My great-grandfather had a 6th grade education - and God used him to pastor a church.
I knew Reverend O.E. Burgett as a young child, but he passed away long before I realized the significance of that calling on his life. I wish I could ask him about it. Did his lack of formal education ever make him doubt his calling? Were there naysayers that attempted to disqualify him because of a lack of formal education?
My great-grandfather's church wasn't a large one. It likely never held more than one hundred people at a time - and that's probably being generous. Beams of Grace Tabernacle never made the history books, and will never be remembered amongst the "greatest churches in America."
That tiny church produced pastors and missionaries that have gone on to impact the world for Christ. Thousands have heard about the name of Jesus from those who were raised in those pews. Generations have been impacted because of his influence.
My mom still has many of his sermons, typed on the back of old receipts and letters. (My great-grandfather recycled before it became a trend.) He never made a living from pastoring that church - he served as a bi-vocational minister, working a full-time job to put food on his family's table while also living out his calling as a minister of the gospel.
I've noticed a trend lately in Christian circles - and I've been guilty of thinking this way as well. We somehow think that a person is more "qualified" to be used by God if they have the right degrees or the right credentials. I've often been tempted to disqualify myself from serving in the church. After all, I haven't been to seminary. Who am I to lead people in that area?
But that's not how God works. In His Kingdom, the greatest qualification is obedience.
A few years ago, my mom felt God calling her to start a non-profit organization to serve children in foster care. She doesn't have a degree in non-profit leadership - in fact, she doesn't have a degree at all. Being a stay-at-home mom for over thirty years would not seem like the ideal prerequisite for leading a non-profit organization.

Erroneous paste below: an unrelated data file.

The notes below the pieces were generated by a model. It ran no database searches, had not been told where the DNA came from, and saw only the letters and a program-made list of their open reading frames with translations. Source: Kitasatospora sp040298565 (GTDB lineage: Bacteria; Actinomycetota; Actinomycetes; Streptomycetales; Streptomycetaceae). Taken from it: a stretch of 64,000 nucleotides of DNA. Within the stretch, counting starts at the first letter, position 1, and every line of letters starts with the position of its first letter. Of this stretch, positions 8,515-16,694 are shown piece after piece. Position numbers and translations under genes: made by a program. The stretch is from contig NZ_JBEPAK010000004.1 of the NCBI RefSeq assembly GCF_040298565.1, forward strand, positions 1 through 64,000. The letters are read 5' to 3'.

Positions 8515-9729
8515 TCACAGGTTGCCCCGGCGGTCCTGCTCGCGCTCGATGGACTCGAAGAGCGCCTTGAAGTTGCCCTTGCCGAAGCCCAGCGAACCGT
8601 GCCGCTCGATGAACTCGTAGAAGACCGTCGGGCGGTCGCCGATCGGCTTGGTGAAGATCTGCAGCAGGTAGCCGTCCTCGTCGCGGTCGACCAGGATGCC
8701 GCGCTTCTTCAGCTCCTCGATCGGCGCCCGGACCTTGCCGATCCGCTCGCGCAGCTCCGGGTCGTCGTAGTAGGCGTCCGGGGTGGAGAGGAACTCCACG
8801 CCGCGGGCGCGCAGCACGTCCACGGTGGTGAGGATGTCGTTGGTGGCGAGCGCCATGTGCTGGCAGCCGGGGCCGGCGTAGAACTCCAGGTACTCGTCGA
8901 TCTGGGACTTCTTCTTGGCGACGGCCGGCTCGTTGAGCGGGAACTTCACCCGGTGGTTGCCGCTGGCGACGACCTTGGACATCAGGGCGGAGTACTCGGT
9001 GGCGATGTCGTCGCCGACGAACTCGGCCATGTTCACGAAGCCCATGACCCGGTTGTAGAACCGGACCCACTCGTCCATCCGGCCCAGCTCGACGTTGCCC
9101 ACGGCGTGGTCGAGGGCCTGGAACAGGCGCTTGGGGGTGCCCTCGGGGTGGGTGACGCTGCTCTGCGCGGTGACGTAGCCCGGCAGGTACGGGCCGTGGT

That non-profit organization is now thriving, serving hundreds of children in foster care every month. She employs five women (including me!) and serves as the organization's executive director. She could have easily disqualified herself because of her lack of education or experience. But she didn't. She trusted God. And He has gotten all the glory.
While I'm all for formal education and even higher education, we must remember that God does not see people the way we do. If Jesus based calling on qualification, He would have chosen the accomplished scholars of His day to be His disciples. But He didn't. He chose "unlearned" fishermen to minister alongside Him.
And then there's the Samaritan woman at the well. The disciples were shocked to find Jesus talking to her - but Jesus wasn't afraid to break cultural norms. After she met the Messiah, she ran back to her village saying, "Come and see!" Many believed in Jesus after hearing her report. Perhaps one of the most unlikely in the eyes of the world, she became one of the first evangelists in the Bible.
You know who wants you to feel disqualified from that thing you believe God is calling you to do? The enemy. He wants to silence you, shut you down, keep you from living out the purpose God has for you.
Do not disqualify yourself.
You have been created on purpose, for a purpose, by an intentional God who does not make mistakes. If He can use a Samaritan woman with a sinful past to be an evangelist, if He can use unlearned fishermen to build His church, then He can use you and me.
Walk in obedience.
Submit to God.
And go change the world.